The first [condition necessary for Bin Ladenism to thrive] was a cynical misinterpretation of Islam that began decades ago by such romantic-idealists as the Pakistani Abul-Ala Maudoodi and the Egyptian Sayyid Qutb. Although Maudoodi and Qutb were not serious thinkers, they could, at least offer a coherent ideology based on a narrow reading of the Islamic texts. Their ideas, distilled down to Bin Laden, became mere slogans designed to incite zealots to murder.
People like Maudoodi and Qutb could catch the ball and run largely because most Muslim intellectuals did not deem it necessary to continue the work of Muslim philosophers. Modern Muslim intellectuals, seduced by fashionable Western ideologies, left the new urban masses of Islams teeming cities exposed to the half-baked ideas that Maudoodi and Qutb peddled. In time, Maudoodo-Qutbism provided the ideological topos in which Bin Ladenism could grow.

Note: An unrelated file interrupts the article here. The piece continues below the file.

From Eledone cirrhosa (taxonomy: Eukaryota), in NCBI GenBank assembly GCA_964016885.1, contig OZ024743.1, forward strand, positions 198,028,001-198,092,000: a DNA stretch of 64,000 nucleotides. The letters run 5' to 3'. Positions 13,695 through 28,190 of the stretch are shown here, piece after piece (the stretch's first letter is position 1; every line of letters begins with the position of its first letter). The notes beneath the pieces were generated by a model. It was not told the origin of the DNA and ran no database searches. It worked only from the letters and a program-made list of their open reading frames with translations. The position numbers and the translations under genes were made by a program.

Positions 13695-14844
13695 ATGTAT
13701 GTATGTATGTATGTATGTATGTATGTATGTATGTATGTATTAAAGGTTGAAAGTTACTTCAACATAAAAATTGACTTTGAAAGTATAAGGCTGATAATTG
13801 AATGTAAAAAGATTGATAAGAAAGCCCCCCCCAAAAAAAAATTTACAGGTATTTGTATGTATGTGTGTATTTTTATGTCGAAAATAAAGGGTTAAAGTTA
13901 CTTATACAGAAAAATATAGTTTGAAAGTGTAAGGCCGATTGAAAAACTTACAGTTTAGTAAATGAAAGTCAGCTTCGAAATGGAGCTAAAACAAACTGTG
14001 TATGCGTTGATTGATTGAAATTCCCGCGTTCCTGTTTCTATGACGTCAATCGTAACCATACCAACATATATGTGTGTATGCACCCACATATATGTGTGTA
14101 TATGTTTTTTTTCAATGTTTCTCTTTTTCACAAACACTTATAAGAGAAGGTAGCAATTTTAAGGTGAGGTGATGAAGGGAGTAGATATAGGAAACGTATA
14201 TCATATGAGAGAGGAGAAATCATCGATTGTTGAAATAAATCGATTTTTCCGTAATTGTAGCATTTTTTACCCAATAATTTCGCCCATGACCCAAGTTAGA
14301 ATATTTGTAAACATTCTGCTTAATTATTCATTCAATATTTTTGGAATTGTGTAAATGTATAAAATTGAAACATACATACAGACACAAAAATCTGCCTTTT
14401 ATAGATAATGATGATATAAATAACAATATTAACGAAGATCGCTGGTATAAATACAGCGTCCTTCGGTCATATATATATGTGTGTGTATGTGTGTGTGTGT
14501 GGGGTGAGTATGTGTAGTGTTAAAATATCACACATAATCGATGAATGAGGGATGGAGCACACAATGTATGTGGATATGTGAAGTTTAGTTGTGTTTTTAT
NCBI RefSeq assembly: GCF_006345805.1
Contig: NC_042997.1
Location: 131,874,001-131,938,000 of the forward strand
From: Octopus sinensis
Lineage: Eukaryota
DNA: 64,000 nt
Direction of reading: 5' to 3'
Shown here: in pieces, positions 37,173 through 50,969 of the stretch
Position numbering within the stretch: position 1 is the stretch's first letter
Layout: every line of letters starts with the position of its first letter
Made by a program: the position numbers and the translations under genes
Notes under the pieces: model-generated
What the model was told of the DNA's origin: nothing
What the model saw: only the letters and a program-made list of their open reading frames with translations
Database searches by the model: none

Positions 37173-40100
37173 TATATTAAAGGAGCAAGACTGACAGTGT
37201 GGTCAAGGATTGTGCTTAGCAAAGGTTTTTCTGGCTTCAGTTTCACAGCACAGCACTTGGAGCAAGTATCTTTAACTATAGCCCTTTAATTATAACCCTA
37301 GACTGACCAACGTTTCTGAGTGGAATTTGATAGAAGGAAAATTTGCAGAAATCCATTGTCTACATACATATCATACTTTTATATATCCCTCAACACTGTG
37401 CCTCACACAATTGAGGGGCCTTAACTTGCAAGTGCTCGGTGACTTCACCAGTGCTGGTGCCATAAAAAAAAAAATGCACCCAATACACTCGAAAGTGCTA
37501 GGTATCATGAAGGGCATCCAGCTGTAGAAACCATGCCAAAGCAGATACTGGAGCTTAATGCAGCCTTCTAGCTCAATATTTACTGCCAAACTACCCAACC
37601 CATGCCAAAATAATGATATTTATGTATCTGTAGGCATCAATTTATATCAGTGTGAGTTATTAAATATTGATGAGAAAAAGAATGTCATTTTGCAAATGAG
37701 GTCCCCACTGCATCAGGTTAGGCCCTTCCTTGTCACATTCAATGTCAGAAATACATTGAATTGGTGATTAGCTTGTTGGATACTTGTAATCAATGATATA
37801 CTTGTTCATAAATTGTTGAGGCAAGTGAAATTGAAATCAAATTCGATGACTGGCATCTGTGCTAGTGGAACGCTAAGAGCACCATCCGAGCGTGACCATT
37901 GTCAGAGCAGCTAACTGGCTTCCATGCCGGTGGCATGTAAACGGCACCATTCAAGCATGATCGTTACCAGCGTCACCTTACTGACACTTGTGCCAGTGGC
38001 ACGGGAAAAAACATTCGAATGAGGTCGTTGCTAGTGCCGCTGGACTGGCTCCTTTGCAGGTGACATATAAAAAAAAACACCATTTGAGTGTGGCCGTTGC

Now, however, many Muslim intellectuals are returning home, so to speak. They are rediscovering Islams philosophical heritage and beginning to continue the work started by pioneers of Islamic political thought over 1,000 years ago. Paradoxically, it is Maudoodo-Qutbism that is now being exposed as a pseudo-Islamic version of Western totalitarian ideologies.
If it is in fac true that Muslim intellectuals are 'returning home', and start to develop a real synthesis of Islam with 'the best of the west', it could be an interesting millenium.